Korla Pandit – The Godfather of Exotica
Lounge Revivalists dream of romantic mystery. It’s why we buy all those Exotica and Space Age Pop records. We dream of idyllic unexplored islands or far-flung planets away from problematic modern lives. It doesn’t matter that those places couldn’t possibly exist. We need them to exist. And, with a dream and a good stereo, we hope to will them into existence.
Korla Pandit was the personification of romantic mystery. Each day on his TV show in the 1950s, his beatific face peered wordlessly into the camera and he transported the American public to those mysterious worlds playing a Hammond organ.
Known as “The Godfather of Exotica”, Pandit was a musical child prodigy born in New Delhi, India to a Brahmin priest and a French opera singer. He made his way to America by way of England, where he was educated. Or so the story went. Like the fantasy worlds we Lounge Revivalists visit with our stereos, Korla Pandit didn’t bear up to close scrutiny.
Ostensibly, he was Hindu. Yet Hindus don’t wear turbans. And while Sikhs do wear turbans, they don’t adorn them with jewels. Nor are Sikh men clean-shaven. Even the phrase of “Eastern mysticism” that opened Pandit’s TV show was actually a quote from the Bible (Proverbs 8:11).
In reality, “Korla Pandit” was an invention ‚Äî or, rather, a personal reinvention ‚Äî of John Roland Redd, a Black jazz musician born in St. Louis, Missouri. Redd’s transformation from light-skinned African-American to Indian musical mystic was largely one of self-preservation. At first, he went from being John Roland to “Juan Rolando” simply because Latino artists were allowed to join the whites-only musicians union and thereby take better paying gigs. After marrying his wife, Disney animator Beryl DeBeeson, the two went a step further and created the more exotic Korla Pandit.
In a largely homogenous 1950s America, his uniqueness, bolstered by a public unfamiliar with India yet enamored with its romantic mystical appeal, gave Korla Pandit opportunities John Redd never would have had — a daily TV series and record deals, a social circle that included Errol Flynn and Bob Hope, and a largely undisturbed family life in the Hollywood hills with his white wife and mixed-race children. It was a secret that served Pandit well. He passed away in 1998 without anyone revealing his true identity to the public.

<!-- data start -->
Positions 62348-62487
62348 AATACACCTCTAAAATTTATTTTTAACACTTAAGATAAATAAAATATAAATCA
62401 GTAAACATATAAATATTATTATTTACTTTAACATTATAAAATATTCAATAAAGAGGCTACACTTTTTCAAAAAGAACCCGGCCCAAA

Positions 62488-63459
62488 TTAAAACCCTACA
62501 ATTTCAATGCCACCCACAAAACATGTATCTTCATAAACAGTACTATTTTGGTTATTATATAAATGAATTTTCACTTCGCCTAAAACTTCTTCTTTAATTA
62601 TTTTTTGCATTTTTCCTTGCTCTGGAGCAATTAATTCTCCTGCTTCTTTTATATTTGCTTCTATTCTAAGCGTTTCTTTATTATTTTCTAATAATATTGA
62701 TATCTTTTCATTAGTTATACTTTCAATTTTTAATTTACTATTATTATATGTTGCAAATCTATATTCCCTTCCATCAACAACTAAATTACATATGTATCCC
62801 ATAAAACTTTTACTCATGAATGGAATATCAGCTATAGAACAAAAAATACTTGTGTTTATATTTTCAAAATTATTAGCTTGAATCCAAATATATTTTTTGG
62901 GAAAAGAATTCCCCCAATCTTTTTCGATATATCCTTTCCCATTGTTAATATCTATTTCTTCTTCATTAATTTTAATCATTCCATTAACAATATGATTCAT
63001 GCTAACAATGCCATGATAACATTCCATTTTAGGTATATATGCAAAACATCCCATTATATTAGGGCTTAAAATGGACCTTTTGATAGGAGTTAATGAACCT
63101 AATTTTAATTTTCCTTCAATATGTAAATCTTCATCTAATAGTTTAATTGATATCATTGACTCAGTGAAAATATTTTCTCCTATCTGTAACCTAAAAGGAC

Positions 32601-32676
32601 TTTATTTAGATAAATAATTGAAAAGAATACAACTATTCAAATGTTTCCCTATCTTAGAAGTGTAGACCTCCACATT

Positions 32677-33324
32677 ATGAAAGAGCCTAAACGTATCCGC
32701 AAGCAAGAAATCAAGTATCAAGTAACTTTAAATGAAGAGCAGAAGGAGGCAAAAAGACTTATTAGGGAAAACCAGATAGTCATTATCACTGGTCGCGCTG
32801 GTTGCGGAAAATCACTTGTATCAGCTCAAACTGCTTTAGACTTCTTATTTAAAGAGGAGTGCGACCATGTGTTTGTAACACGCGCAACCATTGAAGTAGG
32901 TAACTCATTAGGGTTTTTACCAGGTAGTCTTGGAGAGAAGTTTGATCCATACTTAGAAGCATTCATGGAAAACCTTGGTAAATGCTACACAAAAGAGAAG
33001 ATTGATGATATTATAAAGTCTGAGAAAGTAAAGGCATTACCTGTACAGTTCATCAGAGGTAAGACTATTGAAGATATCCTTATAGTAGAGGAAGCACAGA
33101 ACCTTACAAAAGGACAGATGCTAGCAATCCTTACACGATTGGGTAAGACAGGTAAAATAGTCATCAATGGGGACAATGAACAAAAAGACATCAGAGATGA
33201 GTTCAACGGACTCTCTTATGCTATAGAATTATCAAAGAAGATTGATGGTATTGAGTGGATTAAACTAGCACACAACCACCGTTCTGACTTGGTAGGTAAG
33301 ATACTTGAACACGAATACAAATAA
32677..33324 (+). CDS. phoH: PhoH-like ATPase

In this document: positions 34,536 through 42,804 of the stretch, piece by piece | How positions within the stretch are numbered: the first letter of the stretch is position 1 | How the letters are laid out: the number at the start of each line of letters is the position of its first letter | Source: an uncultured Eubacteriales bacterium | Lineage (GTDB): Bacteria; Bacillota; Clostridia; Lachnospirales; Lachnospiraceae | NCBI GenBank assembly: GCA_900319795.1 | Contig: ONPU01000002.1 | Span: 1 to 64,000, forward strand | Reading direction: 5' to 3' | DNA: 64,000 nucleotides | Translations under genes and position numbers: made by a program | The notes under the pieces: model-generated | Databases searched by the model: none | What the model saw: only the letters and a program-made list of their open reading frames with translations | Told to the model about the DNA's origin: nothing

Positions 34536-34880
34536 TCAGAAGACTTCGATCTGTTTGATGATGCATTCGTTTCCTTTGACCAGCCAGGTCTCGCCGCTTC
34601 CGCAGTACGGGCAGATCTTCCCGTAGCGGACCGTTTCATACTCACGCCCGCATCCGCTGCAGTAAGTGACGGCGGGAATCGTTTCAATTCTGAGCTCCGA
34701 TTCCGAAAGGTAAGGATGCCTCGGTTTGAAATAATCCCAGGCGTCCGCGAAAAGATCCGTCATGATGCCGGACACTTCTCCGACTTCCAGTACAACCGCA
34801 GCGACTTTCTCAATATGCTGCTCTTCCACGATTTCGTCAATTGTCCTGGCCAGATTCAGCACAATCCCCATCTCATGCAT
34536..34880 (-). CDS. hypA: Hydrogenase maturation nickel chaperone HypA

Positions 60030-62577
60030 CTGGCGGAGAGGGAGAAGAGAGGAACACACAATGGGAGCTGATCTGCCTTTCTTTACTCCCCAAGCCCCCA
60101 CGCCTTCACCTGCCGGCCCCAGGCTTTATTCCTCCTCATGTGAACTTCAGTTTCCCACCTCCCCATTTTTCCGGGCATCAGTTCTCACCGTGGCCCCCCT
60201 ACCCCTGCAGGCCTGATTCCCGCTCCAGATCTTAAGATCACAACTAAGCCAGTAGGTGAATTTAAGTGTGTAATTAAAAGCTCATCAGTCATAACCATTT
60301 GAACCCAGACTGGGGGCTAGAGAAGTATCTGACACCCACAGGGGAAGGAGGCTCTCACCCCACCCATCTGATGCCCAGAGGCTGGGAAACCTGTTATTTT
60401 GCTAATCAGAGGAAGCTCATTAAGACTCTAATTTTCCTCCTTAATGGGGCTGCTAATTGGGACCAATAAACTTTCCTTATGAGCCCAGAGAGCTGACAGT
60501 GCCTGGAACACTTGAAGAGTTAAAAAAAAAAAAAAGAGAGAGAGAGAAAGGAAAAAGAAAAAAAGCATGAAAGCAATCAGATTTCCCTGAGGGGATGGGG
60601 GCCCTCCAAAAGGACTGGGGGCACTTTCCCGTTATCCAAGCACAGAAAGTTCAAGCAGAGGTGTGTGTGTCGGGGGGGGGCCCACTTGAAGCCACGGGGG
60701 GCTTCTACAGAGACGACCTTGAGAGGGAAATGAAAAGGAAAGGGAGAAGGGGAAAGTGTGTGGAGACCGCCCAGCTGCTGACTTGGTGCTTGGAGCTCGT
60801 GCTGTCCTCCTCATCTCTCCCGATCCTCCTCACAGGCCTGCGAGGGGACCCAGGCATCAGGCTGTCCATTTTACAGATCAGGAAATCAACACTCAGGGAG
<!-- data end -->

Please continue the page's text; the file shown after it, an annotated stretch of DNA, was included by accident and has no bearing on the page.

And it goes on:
Even if the secret had been revealed, it probably wouldn’t have changed anything. “Korla Pandit” was more than a stage persona. Rather than hiding something, it revealed it: There was truth inside the ersatz exoticism and mysticism. Pandit was the son of clergy — a Baptist minister. His mother was of French Creole descent. And the teachings of his friend, Self-Realization Fellowship founder Paramahansa Yogananda, undoubtedly had considerable influence on Pandit’s view of religion and spirituality. More importantly, Pandit truly believed in the power of music and had the talent to support that belief. Simply, “Korla Pandit” was truer to the nature of John Redd than John Redd ever was.
Exploring this fascinating story in-depth is Korla, a documentary by director John Turner. Along with the film’s co-writer Eric Christensen, Turner grew up watching Korla Pandit’s Adventures In Music on TV. Both worked for 35 years at KGO-TV in San Francisco where Pandit had a live show in 1964. After Los Angeles Magazine revealed Pandit as an American in 2001, the two became ardent fans.
Korla, as a film, is standard documentary fare; It hews to the usual format of a mostly linear timeline supported by voiceovers, archival film and photos, and interviews. And that’s as it should be: Pandit’s story is best told when it is allowed to unfold naturally without interference from artificial structures imposed by film makers.
Watching the movie, you get the feeling that the film makers were making up for someone else’s lost opportunity. With the exception of clips with one of Pandit’s cousins and Carlos Santana (yes, that Carlos Santana), the supporting interviews are largely from journalists, academics, and fans. And this was simply because those who could tell the story best –Pandit, his wife Beryl, and even his first born son, Shari– had already passed away before the documentary was even an idea.
Despite all this, the film works. Pandit’s story is fascinating. The archival music clips put Pandit’s talent on full display. And the interviewees are charmingly positive in their admiration for him. Lounge Revivalists who enjoyed Don McGlynn’s documentary Louis Prima: The Wildest will certainly enjoy Turner’s Korla. It’s not yet available on home video. So if a showing comes to a theater in your town, don’t miss the opportunity to see it.
KORLA: A film by John Turner
1 hour 18 minutes
Above: Korla Pandit — A still from the movie Ed Wood which features a dance and music show with Korla on his organ.